Hippocampal volumes across the diagnostic groups are also shown in table 1. Overall, measurements of right and left hippocampal volume were moderately correlated [r(541) = 0.67, p < 0.001], but significantly smaller hippocampal volumes were seen on the right relative to the left [t(540) = -3.22, p = 0.001]. Analyses of right hippocampal volume using three-way ANOVA revealed a significant effect of clinical diagnosis [F(2, 530) = 6.75, p = 0.001], but not of APOE genotype or ethnicity. Right hippocampal volumes were significantly smaller in the AD group relative to both the NC (p < 0.001) and MCI (p = 0.001) groups after Bonferroni correction (critical p < 0.017). Similar analyses of left hippocampal volume revealed a marginally significant effect of clinical diagnosis [F(2, 530) = 2.59, p = 0.076], but not of APOE genotype or ethnicity. Left hippocampal volumes were significantly smaller in the AD group relative to the NC group (p = 0.006) after Bonferroni correction. Separate analyses revealed negative correlations between age and right [r(541) = -0.14, p < 0.001] and left [r(541) = -0.20, p < 0.001] hippocampal volumes. Additionally, larger hippocampal volumes were seen in women relative to men on both the right (p = 0.009) and left (p < 0.001) sides (table 2).

Correlations between Plasma ApoE Levels and Hippocampal Volumes

Multiple regression analyses were used to determine the relationship between hippocampal volumes and log10-transformed plasma ApoE levels. When data from all participants were included, the associations between plasma ApoE levels and right or left hippocampal volumes failed to reach significance after adjustment for age, sex, and the presence/absence of an APOE ε4 allele (data not shown). An inspection of the right and left hippocampal volumes indicated that they became progressively smaller from the NC to the MCI to the AD group (table 1). A similar inspection of plasma ApoE levels indicated that although they decreased from the NC to the MCI group, they remained similar between the MCI and the AD group (table 1). These results raised the possibility that plasma ApoE might only serve as a marker of the severity of an underlying AD neuropathology at earlier stages of the disease due to potential floor effects at later stages.

Therefore, additional exploratory multiple regression analyses between plasma ApoE levels and hippocampal volumes were restricted to the NC and MCI groups. The results of these regression analyses, which incorporated right or left hippocampal volumes as dependent variables and were adjusted for age, sex, and the presence/absence of an APOE ε4 allele, are shown in table 3. Plasma ApoE levels exhibited a significant positive correlation with left hippocampal volume even after accounting for APOE genotype. Given the significant effects of APOE genotype on plasma ApoE levels reported above, we further subdivided this portion of the study cohort into APOE ε4 carriers and noncarriers and found that the association between plasma ApoE levels and left hippocampal volumes remained significant only in the presence of an ε4 allele (fig. 1). Right hippocampal volumes in the NC and MCI groups were not significantly associated with plasma ApoE levels in any of the regression analyses. Similar results were obtained when these analyses were performed using raw plasma ApoE levels (online suppl. table 1; see www.karger.com/doi/10.1159/000368982).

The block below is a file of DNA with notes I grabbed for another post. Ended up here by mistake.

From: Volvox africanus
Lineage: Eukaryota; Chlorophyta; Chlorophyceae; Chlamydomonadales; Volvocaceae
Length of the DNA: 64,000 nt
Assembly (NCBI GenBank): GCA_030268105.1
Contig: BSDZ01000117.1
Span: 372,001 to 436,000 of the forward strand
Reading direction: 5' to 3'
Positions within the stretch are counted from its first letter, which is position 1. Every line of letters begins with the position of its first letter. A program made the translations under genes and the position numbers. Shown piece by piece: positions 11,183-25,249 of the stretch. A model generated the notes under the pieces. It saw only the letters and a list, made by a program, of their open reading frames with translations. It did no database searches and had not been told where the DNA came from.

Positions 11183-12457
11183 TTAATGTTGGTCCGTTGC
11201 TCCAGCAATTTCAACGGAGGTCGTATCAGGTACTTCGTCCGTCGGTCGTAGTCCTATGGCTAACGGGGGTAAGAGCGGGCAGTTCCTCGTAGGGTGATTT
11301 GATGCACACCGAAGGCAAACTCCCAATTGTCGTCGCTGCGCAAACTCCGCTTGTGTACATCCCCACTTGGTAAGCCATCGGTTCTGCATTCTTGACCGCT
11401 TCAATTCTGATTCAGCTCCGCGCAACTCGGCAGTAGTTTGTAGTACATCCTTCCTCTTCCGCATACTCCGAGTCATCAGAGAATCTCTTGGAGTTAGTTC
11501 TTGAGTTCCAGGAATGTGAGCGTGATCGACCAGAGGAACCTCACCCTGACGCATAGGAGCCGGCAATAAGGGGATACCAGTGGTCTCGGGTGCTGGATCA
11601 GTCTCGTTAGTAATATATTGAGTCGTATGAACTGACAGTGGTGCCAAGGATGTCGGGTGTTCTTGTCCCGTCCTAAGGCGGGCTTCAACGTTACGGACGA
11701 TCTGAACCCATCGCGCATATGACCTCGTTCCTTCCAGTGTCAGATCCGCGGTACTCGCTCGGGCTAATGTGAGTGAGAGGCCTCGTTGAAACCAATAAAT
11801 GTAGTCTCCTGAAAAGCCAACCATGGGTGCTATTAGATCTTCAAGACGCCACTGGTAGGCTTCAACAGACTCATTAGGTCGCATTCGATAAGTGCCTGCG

Table 3

Multiple regression analyses for right and left hippocampal volumes in the NC and MCI groups

Multiple regression analyses for right and left hippocampal volumes in the NC and MCI groups
Multiple regression analyses for right and left hippocampal volumes in the NC and MCI groups
Fig. 1

Correlations between log10-transformed plasma ApoE levels and left hippocampal volumes in NC and MCI participants with and without an ε4 allele.

Fig. 1

Correlations between log10-transformed plasma ApoE levels and left hippocampal volumes in NC and MCI participants with and without an ε4 allele.

Close modal

Correlations between Plasma ApoE Levels and Hippocampal Radial Distance

Additional multiple regression analyses were used to determine the relationship between hippocampal radial distance and plasma ApoE levels while controlling for age and sex. The 3D significance maps are shown in figure 2. In the overall study sample, plasma ApoE levels were significantly correlated with left hippocampal radial distances, (permutation-corrected p = 0.014) but this finding did not survive correction for the presence of an APOE ε4 allele (permutation-corrected p = 0.23). When we focused our exploratory analyses on the NC and MCI participants, significant associations between left hippocampal radial distance and plasma ApoE protein levels were present both before (permutation-corrected p = 0.033) and after correction for the presence of an APOE ε4 allele (permutation-corrected p = 0.047). Although we still saw regionally significant associations between plasma ApoE levels and hippocampal radial distance among APOE ε4 carriers in the NC and MCI groups, these results did not survive stringent permutation correction for multiple comparisons. Across the NC and MCI APOE ε4 noncarriers, there were no significant associations between plasma ApoE protein levels and hippocampal radial distance.